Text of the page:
From JTA, By Ron Kampeas, published: 6 February 2008:
.....Obama ... in his remarks [Tuesday night in his speech after he and U.S. Sen. Hillary Rodham Clinton about tied in the delegate count on Super Tuesday] .... said he and his opponents were friends. He made sure, however, to note their differences.
Riding a wave of cheers, Obama said that if he is the Democratic standard-bearer in the general election, the Republican candidate will not be able to say "that I gave George Bush the benefit of the doubt on Iran, because I haven't, or that I support the Bush-Cheney doctrine of not talking to leaders we don't like, because I profoundly disagree with that approach."
Obama was referring to Clinton's vote last year on an amendment that urged Bush to monitor the Iranian role in the Iraqi insurgency, and her rejection of Obama's call to meet pariah leaders within a year of taking office.
Those remarks underscore differences that will set off alarms in some corners of the Jewish community, said Morris Amitay, the doyen of pro-Israel lobbyists in Washington."If you believe that Iran is a credible threat to Israel and also works against U.S. interests in the Middle East, then to say you'll unconditionally say you'll sit and talk with them only encourages them to continue on their present course," Amitay said. "Clinton's attitude is more realistic and sophisticated, and this does raise the question in how prepared Obama would be in handling national security issues."
... it becomes clear that there is a substantial difference on Iran policy.
Speaking of giving Bush the "benefit of the doubt on Iran," Obama was referring to Clinton's vote last year on a Senate amendment that argues for designating the Iranian Revolutionary Guard Corps as a terrorist entity. The amendment was not binding, but Bush heeded it in any case.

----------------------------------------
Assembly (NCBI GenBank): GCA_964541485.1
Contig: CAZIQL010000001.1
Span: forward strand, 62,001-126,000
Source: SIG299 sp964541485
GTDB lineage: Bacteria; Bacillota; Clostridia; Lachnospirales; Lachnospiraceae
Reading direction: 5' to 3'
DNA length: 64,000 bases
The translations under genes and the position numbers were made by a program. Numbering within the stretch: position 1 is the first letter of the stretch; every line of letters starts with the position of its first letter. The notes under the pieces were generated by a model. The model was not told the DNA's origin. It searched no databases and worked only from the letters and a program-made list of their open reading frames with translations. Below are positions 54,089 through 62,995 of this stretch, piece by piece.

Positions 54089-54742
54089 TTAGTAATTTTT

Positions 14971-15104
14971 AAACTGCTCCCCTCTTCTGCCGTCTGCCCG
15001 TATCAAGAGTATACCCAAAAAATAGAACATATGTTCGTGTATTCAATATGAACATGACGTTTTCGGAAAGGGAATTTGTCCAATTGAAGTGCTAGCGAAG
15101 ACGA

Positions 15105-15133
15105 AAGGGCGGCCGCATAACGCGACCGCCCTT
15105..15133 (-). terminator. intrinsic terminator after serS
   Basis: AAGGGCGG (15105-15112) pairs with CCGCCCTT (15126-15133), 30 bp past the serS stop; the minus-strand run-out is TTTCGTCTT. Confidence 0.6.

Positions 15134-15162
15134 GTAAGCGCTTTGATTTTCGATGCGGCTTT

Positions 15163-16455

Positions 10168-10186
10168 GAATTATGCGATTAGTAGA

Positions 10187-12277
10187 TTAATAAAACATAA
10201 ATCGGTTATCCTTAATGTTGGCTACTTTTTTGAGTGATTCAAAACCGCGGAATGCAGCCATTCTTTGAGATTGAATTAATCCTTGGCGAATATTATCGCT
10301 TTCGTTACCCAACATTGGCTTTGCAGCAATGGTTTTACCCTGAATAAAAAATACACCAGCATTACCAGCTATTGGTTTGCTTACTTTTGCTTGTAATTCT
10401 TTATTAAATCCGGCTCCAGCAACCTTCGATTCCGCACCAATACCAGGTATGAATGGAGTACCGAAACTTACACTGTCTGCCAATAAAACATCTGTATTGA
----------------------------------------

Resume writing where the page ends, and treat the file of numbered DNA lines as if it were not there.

Of Democratic senators in the presidential race at the time, only Clinton voted for it. Obama was not present.
... other liberal Democrats backed the amendment, including U.S. Sen. Dick Durbin, whom Obama thanked at the start of his speech Tuesday night.
The second issue raised by Obama in his speech is even more substantive, although his charge that Clinton supports "the Bush-Cheney doctrine of not talking to leaders we don't like" has been widely criticized as a distortion. Clinton says she would reach out to leaders of countries like Iran and Syria but unlike Obama, would not commit to doing so in her first year in office....
..[her campaign's national security director, Lee ]Feinstein said Clinton disagrees with Obama on the guarantee "to meet personally and without precondition during the first year in office with the leaders of Iran, Syria, Venezuela, Cuba and North Korea..... diplomacy requires careful preparation before conferring the legitimacy of a meeting with the president of the United States...." ....